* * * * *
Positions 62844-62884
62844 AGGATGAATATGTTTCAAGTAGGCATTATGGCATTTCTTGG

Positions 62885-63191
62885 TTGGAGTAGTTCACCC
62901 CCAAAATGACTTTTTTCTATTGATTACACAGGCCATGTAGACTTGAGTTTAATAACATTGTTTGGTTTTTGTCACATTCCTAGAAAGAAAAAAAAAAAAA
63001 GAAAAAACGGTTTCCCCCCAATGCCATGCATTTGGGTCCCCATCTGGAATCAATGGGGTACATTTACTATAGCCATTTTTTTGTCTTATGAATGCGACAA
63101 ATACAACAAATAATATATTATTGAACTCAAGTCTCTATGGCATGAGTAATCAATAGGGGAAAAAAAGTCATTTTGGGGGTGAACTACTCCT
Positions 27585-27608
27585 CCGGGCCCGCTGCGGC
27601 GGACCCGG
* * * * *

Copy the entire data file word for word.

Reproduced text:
Positions 62844-62884
62844 AGGATGAATATGTTTCAAGTAGGCATTATGGCATTTCTTGG

Positions 62885-63191
62885 TTGGAGTAGTTCACCC
62901 CCAAAATGACTTTTTTCTATTGATTACACAGGCCATGTAGACTTGAGTTTAATAACATTGTTTGGTTTTTGTCACATTCCTAGAAAGAAAAAAAAAAAAA
63001 GAAAAAACGGTTTCCCCCCAATGCCATGCATTTGGGTCCCCATCTGGAATCAATGGGGTACATTTACTATAGCCATTTTTTTGTCTTATGAATGCGACAA
63101 ATACAACAAATAATATATTATTGAACTCAAGTCTCTATGGCATGAGTAATCAATAGGGGAAAAAAAGTCATTTTGGGGGTGAACTACTCCT
Positions 27585-27608
27585 CCGGGCCCGCTGCGGC
27601 GGACCCGG